Shyness Is Nice
Shyness Is Nice (Greater Manchester Fringe Festival)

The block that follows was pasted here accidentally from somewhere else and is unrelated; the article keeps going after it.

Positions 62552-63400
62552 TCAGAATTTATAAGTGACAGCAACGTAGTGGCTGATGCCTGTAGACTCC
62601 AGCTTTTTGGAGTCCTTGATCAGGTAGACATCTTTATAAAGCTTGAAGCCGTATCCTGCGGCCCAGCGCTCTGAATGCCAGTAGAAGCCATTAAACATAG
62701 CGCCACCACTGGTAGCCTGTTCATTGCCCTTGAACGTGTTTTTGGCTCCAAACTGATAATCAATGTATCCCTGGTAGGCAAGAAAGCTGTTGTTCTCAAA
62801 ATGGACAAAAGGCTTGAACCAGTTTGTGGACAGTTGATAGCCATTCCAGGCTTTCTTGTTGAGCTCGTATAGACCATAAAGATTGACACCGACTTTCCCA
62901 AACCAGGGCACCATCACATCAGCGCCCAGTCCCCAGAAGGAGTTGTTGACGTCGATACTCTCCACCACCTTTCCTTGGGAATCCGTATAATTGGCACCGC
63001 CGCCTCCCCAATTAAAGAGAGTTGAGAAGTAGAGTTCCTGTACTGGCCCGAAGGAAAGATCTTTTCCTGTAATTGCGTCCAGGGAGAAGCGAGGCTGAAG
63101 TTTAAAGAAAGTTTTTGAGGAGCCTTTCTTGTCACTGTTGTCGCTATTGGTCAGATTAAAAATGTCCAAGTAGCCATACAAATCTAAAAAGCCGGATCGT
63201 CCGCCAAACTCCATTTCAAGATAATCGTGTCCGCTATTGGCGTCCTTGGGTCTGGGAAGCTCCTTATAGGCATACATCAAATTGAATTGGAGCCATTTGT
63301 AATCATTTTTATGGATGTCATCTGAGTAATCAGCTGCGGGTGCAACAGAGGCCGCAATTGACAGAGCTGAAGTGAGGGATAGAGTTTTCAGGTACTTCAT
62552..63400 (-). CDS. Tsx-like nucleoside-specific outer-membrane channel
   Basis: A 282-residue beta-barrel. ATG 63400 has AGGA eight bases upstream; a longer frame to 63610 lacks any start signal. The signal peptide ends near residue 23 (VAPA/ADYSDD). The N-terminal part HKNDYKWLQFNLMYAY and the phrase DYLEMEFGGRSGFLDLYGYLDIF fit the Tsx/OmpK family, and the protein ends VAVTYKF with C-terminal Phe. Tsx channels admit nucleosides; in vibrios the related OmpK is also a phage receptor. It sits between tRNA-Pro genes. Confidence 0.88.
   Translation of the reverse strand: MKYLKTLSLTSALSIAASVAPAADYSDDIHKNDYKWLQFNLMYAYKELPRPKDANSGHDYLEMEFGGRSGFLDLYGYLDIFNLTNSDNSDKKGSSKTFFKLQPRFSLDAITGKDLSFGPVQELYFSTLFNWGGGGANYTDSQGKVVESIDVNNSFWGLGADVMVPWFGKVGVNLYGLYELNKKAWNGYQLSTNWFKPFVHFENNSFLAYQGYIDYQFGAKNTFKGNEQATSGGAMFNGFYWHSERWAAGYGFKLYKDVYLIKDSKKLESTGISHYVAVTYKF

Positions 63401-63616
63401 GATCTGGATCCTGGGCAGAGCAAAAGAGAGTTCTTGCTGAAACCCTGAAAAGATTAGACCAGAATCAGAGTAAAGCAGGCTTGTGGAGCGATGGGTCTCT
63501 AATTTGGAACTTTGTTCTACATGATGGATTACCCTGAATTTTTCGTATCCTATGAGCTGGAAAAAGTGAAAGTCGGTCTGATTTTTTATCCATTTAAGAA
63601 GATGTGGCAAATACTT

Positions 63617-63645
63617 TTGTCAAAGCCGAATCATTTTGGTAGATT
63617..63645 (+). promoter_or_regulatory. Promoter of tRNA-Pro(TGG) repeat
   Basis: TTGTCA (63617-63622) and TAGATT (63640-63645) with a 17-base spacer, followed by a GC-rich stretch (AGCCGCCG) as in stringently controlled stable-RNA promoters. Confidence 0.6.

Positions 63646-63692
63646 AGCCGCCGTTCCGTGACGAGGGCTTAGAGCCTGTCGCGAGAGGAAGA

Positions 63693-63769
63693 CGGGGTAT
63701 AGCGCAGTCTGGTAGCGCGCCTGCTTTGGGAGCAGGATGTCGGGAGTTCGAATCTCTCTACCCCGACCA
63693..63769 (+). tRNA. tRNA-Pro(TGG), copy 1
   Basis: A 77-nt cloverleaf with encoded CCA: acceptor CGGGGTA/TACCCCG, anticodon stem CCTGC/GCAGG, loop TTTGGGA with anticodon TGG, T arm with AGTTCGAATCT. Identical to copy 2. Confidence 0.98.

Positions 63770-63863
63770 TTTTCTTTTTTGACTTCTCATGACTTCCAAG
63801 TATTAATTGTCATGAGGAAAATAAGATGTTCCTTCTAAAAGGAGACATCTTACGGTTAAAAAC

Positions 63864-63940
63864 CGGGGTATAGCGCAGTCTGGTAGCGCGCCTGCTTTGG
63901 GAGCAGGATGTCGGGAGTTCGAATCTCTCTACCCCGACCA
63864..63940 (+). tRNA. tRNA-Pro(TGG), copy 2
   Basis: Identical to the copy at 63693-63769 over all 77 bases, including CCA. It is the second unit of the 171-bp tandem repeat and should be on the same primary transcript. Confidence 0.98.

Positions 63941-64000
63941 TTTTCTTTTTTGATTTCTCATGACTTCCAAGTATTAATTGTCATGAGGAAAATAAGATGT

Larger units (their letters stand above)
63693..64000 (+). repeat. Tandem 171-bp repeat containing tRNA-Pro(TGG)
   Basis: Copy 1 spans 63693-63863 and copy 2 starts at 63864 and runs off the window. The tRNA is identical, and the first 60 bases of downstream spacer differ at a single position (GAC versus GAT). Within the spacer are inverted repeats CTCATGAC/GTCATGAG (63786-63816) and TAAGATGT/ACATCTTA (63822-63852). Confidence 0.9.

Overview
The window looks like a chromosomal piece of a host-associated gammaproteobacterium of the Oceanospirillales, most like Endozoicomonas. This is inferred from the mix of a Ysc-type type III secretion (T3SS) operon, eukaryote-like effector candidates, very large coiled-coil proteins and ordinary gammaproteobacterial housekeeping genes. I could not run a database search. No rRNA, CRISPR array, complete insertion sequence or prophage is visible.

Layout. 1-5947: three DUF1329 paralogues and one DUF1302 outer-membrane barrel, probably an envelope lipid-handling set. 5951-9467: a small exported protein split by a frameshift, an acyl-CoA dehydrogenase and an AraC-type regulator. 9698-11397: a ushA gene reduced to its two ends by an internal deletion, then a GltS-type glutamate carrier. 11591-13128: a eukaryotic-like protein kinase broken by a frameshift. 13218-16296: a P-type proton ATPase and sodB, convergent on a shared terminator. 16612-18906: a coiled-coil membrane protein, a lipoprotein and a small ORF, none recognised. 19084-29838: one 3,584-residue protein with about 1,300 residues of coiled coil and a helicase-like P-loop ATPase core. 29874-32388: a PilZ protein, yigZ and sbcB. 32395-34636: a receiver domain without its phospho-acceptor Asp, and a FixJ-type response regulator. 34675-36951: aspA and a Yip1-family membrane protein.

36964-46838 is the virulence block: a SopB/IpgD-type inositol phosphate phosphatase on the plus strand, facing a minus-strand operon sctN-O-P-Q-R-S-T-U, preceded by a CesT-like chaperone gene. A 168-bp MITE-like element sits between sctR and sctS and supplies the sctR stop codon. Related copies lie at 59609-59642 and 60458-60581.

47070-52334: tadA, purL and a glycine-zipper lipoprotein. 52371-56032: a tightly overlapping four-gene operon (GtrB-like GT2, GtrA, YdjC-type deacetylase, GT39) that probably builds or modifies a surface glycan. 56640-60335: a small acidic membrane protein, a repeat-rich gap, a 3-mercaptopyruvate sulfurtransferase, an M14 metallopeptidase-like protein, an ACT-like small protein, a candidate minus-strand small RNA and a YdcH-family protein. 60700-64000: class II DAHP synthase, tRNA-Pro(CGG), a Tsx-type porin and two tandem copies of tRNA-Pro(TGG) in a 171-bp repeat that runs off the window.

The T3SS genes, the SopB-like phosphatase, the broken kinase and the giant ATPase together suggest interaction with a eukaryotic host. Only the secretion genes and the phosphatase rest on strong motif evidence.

23 July 2012 WOS Rating: Venue: Studio Where: Salford At one point during his one-man show Joseph Ross-Williams (who wrote the show with Michael Love) reads out examples put forward by the audience of when shyness blighted their lives. He later admits that he cheated – not trusting that the examples would be sufficiently amusing he added his own fictional comments. This approach seems typical of the show. The examination of the central theme of ‘shyness’ is supplemented by autobiographical material. This is amusing but it is hard to see the relevance to the main subject of complaints about being mistaken for more successful bespectacled performers or moans about lost lovers. They feel like they have been bolted on to ensure that the show reached a reasonable running time. The approach taken to the subject is lazy. Rather than attempt any scientific examination of shyness (or why it might be considered ‘nice’) the writers skim the Internet and settle for examples drawn from the press. These include a chap in his late 20s who remains a virgin and has no girlfriend. Ross-Williams does not offer original analysis but quotes comments made by readers from the Internet pages. This seems more like photocopying than writing. The show involves a high degree of audience involvement with someone being encouraged to overcome the shyness to which he has admitted by taking to the stage to recite Wordsworth. The conclusion is badly misjudged – to pull off a stunt in questionable taste, as Ross-Williams attempts, the audience has to be driven to a point of almost hysteria where the ‘ He wouldn’t dare oh God he has’ routine generates laughs because you just can’t stop. As such a level was not achieved the routine just felt embarrassing. - Dave Cunningham Related Content Back to Northwest Homepage
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